We all develop wonderful friends over a lifetime. But few become an integral part of one’s perspective on life, challenge your conclusions when you are wrong, confirm your judgment when—occasionally—you may be right, and broaden your horizons at all times and in a civil and engaging way. That was Bill Niskanen during our nearly 40-year friendship.
Just two weeks ago, as he was a “resident” at the Washington Rehabilitation Hospital after major heart surgery, I was with him and Kathy frequently, urging him on in his rehab. While he was tentative physically, he was his old self mentally, as we discussed details of the balanced budget amendment and other issues pending before Congress.
I have thought about our years together since I “recruited” him to the “California Revenue Control and Tax Reduction Task Force” for then-governor Ronald Reagan in the fall of 1972. I was crisscrossing the nation in pursuit of the finest free-market minds I could find (remember, this was before Cato, Heritage, and many of the fine free-market think tanks in D.C. and well before the SPN state-based think tanks). Milton Friedman, Jim Buchanan and others who joined the Reagan team said, “You have to get Bill Niskanen at Berkeley at the Graduate School of Public Policy,” maybe because he had just published a key book on government in 1971, Bureaucracy and Representative Government. That’s when I first met Bill Niskanen.
After our Reagan-as-governor experience, Bill was hired by Ford Motor Company in Dearborn as their chief economist. While in Michigan, Bill translated California’s Prop. 1 of 1973 into Michigan’s successful tax limitation initiative, the Headlee Amendment, in 1978. Bill consulted informally on many more tax-and-spending limits around the nation.
Bill remained Ford’s chief economist until the company decided it would support trade laws that ran counter to Bill’s free-market views. He did the risky–but, as always, the honorable—thing and resigned. Ronald Reagan, who had come to respect Bill as part of our California Tax Reduction Task Force, appointed him to the President’s Council of Economic Advisers, where he served (including service as the Acting Chairman) into the second term of the Reagan administration. Bill helped shape the federal spending limit that passed the United States Senate in 1982. Then he went with Cato, and the rest is history.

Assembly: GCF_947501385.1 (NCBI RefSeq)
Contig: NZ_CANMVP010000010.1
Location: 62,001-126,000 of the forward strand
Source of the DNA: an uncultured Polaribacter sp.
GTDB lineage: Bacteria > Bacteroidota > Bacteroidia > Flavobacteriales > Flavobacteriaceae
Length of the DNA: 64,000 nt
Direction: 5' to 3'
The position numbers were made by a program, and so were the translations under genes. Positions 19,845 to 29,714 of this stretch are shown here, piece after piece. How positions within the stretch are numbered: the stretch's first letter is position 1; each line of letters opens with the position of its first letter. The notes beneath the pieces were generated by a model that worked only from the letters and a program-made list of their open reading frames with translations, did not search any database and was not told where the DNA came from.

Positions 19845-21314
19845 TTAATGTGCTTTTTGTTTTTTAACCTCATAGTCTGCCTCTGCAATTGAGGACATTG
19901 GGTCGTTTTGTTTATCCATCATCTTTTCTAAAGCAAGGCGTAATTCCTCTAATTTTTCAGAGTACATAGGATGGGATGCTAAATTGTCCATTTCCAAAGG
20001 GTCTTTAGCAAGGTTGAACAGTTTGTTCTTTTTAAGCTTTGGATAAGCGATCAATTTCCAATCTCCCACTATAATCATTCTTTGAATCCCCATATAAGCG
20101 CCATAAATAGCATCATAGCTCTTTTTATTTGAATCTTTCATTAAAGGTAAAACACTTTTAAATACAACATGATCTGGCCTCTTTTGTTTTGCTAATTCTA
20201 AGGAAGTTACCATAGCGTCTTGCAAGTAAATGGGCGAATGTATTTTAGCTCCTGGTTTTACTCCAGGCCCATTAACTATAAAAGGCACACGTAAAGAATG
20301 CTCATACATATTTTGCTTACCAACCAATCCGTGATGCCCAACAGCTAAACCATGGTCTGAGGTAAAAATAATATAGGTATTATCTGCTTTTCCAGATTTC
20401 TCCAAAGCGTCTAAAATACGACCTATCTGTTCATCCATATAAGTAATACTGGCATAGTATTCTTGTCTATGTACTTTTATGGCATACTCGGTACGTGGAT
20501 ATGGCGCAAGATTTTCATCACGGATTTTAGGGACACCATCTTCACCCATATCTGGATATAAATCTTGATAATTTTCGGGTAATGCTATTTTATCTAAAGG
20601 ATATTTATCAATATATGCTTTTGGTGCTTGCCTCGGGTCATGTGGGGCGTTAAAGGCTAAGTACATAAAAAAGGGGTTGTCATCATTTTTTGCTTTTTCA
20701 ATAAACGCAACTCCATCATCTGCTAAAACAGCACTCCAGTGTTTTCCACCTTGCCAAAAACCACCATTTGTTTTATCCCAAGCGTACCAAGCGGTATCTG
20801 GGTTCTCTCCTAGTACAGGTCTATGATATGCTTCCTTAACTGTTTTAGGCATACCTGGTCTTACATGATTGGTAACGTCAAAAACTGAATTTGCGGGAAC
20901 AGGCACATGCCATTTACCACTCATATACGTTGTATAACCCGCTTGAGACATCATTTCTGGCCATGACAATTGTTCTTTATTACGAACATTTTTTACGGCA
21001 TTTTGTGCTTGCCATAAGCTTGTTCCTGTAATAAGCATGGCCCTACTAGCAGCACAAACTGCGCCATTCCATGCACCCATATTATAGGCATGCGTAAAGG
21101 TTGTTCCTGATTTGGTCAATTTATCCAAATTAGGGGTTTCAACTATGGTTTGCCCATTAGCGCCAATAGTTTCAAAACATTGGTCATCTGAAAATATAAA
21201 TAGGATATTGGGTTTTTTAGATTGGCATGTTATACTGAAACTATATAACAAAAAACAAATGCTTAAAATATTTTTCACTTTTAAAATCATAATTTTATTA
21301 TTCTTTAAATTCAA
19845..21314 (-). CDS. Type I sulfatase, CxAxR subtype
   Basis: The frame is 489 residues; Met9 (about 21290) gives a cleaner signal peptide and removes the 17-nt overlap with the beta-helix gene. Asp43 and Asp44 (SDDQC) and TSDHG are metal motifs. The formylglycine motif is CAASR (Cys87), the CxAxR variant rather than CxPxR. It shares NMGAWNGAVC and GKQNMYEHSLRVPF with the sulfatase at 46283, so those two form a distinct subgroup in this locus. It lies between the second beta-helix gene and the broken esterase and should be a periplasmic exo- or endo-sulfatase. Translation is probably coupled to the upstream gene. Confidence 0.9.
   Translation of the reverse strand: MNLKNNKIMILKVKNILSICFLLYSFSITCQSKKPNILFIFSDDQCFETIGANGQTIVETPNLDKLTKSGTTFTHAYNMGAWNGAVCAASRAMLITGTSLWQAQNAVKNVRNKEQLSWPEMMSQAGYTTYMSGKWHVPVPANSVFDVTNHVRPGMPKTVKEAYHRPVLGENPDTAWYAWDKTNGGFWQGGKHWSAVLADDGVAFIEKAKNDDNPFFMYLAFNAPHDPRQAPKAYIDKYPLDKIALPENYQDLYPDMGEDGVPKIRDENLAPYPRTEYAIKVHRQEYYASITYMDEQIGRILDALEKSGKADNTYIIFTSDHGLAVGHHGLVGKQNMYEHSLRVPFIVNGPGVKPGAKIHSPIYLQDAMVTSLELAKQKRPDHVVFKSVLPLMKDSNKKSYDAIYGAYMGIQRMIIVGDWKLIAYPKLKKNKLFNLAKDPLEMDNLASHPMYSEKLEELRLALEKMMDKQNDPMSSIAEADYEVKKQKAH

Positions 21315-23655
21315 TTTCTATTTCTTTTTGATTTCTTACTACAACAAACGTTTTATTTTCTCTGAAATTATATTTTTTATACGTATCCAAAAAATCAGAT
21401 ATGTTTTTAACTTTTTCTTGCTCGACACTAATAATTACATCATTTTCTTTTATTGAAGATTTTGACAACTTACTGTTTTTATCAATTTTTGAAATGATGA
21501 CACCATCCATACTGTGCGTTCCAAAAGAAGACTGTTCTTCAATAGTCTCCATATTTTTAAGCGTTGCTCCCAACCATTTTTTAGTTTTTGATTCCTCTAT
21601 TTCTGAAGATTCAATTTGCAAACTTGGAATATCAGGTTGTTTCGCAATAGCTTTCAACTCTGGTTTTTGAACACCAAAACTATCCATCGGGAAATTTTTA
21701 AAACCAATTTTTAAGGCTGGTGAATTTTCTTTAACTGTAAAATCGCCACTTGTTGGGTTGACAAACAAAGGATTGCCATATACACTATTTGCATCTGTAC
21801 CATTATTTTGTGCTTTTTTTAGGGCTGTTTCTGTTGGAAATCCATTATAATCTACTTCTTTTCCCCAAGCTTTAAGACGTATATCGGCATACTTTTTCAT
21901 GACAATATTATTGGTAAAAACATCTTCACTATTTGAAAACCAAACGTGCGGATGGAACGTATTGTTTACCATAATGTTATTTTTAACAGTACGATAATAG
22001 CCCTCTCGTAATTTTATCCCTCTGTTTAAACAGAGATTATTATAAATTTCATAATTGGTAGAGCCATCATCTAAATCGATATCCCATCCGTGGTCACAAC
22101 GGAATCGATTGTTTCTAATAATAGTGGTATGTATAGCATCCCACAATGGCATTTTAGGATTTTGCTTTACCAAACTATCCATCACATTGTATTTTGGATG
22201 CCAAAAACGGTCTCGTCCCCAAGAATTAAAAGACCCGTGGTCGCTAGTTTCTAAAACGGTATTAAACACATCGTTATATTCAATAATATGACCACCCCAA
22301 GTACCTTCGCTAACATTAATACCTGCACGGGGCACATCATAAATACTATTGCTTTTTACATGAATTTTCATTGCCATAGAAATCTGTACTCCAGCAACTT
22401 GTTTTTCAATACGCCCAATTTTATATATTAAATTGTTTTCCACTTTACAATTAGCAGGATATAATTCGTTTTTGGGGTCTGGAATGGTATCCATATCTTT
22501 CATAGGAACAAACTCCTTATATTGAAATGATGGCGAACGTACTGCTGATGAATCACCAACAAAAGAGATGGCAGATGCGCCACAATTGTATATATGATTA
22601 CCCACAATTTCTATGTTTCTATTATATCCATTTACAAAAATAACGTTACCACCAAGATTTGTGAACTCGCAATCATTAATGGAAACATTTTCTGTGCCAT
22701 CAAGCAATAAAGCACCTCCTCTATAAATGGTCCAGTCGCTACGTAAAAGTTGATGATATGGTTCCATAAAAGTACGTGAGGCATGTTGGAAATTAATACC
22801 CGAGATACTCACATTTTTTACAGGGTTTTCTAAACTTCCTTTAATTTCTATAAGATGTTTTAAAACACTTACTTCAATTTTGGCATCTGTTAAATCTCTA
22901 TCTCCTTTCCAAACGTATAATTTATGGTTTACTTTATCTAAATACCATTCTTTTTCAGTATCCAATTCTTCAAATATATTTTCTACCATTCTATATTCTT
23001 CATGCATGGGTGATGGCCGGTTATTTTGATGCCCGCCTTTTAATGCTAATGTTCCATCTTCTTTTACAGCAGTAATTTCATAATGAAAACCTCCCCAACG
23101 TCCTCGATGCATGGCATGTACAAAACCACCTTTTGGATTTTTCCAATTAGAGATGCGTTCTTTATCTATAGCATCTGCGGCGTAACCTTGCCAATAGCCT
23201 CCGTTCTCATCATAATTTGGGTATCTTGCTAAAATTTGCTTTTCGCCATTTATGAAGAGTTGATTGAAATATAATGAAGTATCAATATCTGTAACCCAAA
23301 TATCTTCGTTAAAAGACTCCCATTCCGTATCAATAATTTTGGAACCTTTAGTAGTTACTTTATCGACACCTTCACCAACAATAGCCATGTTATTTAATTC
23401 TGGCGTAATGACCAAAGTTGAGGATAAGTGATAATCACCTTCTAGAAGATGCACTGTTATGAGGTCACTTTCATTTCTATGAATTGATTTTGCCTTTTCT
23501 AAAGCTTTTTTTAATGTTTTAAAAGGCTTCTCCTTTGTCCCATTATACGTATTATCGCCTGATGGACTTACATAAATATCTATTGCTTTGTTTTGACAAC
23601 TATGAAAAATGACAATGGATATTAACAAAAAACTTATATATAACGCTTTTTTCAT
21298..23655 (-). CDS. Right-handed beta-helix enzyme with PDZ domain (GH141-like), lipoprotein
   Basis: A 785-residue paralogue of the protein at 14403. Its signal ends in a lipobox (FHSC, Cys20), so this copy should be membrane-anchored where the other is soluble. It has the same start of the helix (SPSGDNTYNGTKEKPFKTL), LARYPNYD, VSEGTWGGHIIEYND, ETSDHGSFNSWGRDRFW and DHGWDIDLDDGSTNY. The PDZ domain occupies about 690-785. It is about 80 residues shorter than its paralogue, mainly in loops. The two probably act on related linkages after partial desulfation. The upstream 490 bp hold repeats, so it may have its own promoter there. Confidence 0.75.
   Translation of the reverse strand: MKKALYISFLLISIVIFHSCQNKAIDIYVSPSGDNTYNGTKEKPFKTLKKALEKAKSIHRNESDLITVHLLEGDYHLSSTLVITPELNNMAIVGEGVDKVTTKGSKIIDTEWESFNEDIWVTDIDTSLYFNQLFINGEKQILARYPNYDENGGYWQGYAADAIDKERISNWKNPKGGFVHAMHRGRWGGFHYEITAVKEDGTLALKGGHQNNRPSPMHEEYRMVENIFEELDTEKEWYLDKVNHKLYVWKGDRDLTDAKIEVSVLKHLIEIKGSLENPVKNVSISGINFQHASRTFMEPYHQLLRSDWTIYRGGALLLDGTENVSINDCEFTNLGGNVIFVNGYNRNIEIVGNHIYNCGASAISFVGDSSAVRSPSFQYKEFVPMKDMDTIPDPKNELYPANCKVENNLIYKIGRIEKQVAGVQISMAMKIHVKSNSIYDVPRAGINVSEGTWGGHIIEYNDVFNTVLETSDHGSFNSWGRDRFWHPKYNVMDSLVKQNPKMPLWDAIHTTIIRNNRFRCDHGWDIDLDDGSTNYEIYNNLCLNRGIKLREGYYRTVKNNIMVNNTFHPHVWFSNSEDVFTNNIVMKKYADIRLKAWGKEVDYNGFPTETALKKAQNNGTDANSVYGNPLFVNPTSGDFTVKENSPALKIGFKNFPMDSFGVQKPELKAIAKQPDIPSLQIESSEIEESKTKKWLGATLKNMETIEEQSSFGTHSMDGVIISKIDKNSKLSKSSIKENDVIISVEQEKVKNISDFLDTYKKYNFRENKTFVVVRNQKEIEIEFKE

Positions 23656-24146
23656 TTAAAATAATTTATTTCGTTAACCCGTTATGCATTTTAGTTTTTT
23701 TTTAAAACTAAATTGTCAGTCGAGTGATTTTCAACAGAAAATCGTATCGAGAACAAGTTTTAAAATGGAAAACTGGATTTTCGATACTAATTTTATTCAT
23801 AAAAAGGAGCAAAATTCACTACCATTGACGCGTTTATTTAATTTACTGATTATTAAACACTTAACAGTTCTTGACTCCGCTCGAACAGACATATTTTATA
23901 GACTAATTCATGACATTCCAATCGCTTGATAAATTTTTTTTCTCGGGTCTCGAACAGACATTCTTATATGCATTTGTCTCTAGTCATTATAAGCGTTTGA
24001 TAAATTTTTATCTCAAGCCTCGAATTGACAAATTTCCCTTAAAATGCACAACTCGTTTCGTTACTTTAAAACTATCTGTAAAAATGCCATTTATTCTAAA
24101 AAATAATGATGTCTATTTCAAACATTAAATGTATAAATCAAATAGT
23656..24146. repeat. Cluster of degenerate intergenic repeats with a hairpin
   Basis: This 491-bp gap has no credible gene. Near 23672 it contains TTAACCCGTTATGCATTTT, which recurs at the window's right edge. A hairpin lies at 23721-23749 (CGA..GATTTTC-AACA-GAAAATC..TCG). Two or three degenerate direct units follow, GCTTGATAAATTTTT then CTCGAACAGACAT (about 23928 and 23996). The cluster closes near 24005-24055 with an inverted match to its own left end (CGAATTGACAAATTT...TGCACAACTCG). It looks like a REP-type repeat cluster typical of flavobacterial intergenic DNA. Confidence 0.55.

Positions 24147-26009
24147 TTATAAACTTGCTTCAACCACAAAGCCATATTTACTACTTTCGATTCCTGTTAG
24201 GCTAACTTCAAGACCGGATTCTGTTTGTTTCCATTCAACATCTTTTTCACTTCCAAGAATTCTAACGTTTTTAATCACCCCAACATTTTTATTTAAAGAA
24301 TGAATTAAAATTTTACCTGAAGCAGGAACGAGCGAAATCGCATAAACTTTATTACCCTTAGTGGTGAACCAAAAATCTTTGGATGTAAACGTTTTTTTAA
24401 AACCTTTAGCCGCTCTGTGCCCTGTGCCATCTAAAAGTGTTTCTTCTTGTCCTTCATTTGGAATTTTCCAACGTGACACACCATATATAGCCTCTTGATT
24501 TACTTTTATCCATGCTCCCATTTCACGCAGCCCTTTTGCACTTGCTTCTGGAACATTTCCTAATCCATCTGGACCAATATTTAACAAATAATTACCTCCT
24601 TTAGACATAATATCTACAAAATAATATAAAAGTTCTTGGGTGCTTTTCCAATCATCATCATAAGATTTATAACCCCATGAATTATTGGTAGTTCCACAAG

For the past nearly 15 years, my frequent trips to D.C. have been spent with Bill at his home, and more recently with Bill and Kathy on Capitol Hill. My wife and I have enjoyed many tennis and canoeing weekends with Bill and Kathy at her home, “Clifton,” on the Eastern Shore.
Bill was very competitive on the clay court and didn’t tolerate losing well—but did so with resignation, dignity and lots of excuses.
Bill was a man of great faith and a regular church-goer. His singing voice was so good that he became a part of a highly distinguished choral group that performed each fall throughout the Capitol district and sang in many languages, including Russian and Bill’s ancestral Finnish tongue. He was a regular favorite at the Finnish Embassy.
Bill and Kathy’s latest treasure has been Winston, a young bulldog with an amazing likeness to his namesake. Winston transformed their world, and Bill spoiled Winston rotten.
We will treasure forever our time with the kid from Bend, Oregon, who made it to Harvard, excelled at the University of Chicago’s Economics Department, and who has left a legacy of ideas, works, and leadership unparalleled in the understanding of bureaucracy, government, free markets and human freedom.
It is my good fortune to have been a friend of Bill Niskanen.